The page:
SUN Hockey Pool

Flames knuckling down

RANDY SPORTAK -- Sun Media

, Last Updated: 9:07 AM ET

The fighting Flames are back.

No, they aren't anything like Philadelphia's Broad Street Bullies or Boston's Big Bad Bruins -- not even akin to the fisticuffs we saw during the Battle of Alberta's heyday -- but the Flames are sending a message to the rest of the Northwest Division.

Actually, you could say to the whole NHL.

The Flames have recorded at least one fight in seven of their last eight games, and in each of those contests, a dust-up came in the first period.

Twice, the first Donnybrook came within nine seconds of the opening puck drop.

Head coach Mike Keenan, however, won't buy into the accusations his team has become a squad of bullies.

"It's part of the Western Conference right now, not just ourselves," Keenan said. "I guess the table was set by Anaheim. A year ago, they won the Cup. Some people frown on their aggression or the fact, through (GM) Brian Burke, they came out and said 'This is how we're gonna play regardless of the rules and we'll deal with the implications and the penalties that come along with it, but we are gonna win the Stanley Cup playing like this.'

"I can recall Brian saying that and being a little bit surprised, but they followed through from start to finish with the same mantra.

"The table's been set by Anaheim and you have to deal with it one way or another."

Apparently, the solution is to fight fire with fire. Make that fists with fists.

Calgary is tied with the Ducks for most fighting majors this season with 68, and has played one fewer game.

The early skirmishes both came with defenceman Jim Vandermeer lining up as a forward and dropping the mitts, which could be considered somewhat premeditated.

"It's been as a result of the teams coming in here starting heavy lineups," Keenan said. "Normally, I'd start, and have started, more skill players. I don't know if it's the preparation or the game plan -- for example, Colorado came in here and started a very heavy lineup, yet at home they didn't. It depends on who we see and how it unfolds.

"Sometimes it's dictated by the opponent, moreso than perhaps an issue you might be addressing."

Calgary's record is 4-3-0 in the recent stretch of games with a first-period fight, so it's not like the Flames are racking up the victories.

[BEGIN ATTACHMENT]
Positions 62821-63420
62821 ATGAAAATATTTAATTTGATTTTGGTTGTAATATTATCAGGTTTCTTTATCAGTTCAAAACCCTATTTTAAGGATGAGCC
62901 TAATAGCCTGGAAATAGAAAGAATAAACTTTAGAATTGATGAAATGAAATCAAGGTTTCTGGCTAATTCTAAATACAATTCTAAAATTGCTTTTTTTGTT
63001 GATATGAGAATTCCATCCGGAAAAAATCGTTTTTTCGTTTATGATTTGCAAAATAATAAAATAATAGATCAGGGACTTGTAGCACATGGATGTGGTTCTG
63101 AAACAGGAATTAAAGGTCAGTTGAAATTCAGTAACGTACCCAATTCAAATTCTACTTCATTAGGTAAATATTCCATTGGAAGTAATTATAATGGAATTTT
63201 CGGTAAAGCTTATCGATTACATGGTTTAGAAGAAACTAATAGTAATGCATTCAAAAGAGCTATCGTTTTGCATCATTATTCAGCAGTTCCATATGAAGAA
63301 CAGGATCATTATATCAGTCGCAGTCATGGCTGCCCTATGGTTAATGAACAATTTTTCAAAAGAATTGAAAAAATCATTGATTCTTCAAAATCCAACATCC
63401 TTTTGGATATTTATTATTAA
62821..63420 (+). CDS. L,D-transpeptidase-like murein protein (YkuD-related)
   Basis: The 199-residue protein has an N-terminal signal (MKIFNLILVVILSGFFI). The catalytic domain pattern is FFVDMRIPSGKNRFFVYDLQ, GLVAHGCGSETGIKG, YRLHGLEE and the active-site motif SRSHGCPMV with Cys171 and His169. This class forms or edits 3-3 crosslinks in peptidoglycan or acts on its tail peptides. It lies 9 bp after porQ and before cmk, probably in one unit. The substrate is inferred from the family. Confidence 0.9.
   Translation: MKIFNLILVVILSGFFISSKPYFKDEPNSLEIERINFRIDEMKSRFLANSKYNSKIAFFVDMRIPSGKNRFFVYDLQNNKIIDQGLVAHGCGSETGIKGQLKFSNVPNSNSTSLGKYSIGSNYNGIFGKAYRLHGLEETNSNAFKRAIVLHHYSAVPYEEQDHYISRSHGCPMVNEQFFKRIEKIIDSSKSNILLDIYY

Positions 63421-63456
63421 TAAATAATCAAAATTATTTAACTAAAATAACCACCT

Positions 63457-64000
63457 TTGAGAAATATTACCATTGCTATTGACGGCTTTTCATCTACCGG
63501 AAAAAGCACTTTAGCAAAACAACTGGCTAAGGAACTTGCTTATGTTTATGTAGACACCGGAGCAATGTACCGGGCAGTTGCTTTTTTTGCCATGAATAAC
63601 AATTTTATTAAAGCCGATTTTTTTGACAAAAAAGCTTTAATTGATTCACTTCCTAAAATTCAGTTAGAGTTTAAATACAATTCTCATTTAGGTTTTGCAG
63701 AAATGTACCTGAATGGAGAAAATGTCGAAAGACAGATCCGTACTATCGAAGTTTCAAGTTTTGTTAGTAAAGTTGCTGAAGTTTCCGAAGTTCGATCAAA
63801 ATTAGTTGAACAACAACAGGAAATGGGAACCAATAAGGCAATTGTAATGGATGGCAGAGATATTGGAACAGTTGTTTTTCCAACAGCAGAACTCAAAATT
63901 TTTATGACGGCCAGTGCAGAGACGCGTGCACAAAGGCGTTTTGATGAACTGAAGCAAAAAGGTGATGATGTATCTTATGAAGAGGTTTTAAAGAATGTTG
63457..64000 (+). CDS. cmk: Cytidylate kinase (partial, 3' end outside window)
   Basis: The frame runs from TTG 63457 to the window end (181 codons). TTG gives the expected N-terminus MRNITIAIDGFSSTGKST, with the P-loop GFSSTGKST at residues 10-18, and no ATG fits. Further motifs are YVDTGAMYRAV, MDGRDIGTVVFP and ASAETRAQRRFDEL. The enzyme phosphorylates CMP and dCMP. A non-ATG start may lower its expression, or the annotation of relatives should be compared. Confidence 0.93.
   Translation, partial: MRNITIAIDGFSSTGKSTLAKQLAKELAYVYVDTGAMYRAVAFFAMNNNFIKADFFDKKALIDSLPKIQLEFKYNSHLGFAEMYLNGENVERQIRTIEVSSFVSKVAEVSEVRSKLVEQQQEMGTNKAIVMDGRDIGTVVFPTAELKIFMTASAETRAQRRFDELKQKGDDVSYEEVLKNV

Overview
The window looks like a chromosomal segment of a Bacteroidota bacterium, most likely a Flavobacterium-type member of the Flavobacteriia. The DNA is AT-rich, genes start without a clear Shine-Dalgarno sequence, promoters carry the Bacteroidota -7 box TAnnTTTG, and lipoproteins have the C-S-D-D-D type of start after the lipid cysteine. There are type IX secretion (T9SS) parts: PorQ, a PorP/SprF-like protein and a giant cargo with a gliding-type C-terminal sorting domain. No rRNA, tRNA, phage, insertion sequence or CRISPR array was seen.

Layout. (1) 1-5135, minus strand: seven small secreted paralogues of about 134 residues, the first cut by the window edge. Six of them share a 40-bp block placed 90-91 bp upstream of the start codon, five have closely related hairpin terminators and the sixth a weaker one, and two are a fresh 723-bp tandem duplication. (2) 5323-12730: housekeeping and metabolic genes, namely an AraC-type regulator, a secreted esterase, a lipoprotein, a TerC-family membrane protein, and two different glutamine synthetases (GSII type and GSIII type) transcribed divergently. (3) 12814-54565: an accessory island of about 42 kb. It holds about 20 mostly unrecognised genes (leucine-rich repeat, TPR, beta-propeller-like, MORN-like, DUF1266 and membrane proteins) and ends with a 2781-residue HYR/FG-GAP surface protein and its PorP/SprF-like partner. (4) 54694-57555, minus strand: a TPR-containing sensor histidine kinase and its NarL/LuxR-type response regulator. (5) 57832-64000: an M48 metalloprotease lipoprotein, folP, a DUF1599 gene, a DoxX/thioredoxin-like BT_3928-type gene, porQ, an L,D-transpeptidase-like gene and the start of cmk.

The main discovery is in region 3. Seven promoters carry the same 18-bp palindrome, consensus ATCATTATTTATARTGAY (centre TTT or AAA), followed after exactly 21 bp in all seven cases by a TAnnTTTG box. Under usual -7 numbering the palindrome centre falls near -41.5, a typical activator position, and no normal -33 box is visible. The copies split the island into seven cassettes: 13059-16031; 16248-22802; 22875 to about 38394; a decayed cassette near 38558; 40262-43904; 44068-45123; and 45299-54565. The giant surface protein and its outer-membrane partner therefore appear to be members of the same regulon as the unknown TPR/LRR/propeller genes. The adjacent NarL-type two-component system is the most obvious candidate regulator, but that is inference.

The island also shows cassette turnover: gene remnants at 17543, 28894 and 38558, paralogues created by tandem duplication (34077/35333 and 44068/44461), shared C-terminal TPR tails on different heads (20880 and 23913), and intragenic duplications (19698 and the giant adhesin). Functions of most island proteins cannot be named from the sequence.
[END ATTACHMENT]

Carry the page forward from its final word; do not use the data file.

To a man, though, the players insist those scraps ignite them, even in a case such as their last outing against the Canucks, when they were outplayed by a wide margin in the first period and needed a furious comeback to earn a 3-2 victory.

"Yeah, but look at the outcome of the game," said Flames defenceman Robyn Regehr.

"I think you have to look at it as setting the tone for the game, the physical play, letting the other team know you're ready to go and you're going to be in their face battling. Guys who do that show all those things."

Jarome Iginla said the tilts have as much to do with sending a message to their own team as the opposition.

"We have to be in your face. We're not going out thinking we have to go out and fight here and there, but it's part of what's on the line and being competitive," he insisted.

"We want to be a hard team to play against. Look at our defence -- we've got Reggie (Robyn Regehr), a huge hitter and physical, (Cory) Sarich, Dion (Phaneuf) is trying to run every guy he can, and that's a big part of our team. You see a guy do it, you want to follow up.

"We want to be as hard on teams as we can, and stick with it the whole game, and maybe as the game goes on we can get results from it."

It sure harkens back to the 2003-04 season, when the club was becoming notorious for their melees, with enforcer Krzysztof Oliwa often doing the honours. The Flames had great success in those nasty games.

"We're different teams, but we all see the same things out there," Regehr said.

"We're teammates and stick up for one another. When you see a guy make a great play on the ice, see a guy drop the gloves and battle, it gets you excited, gets you going."


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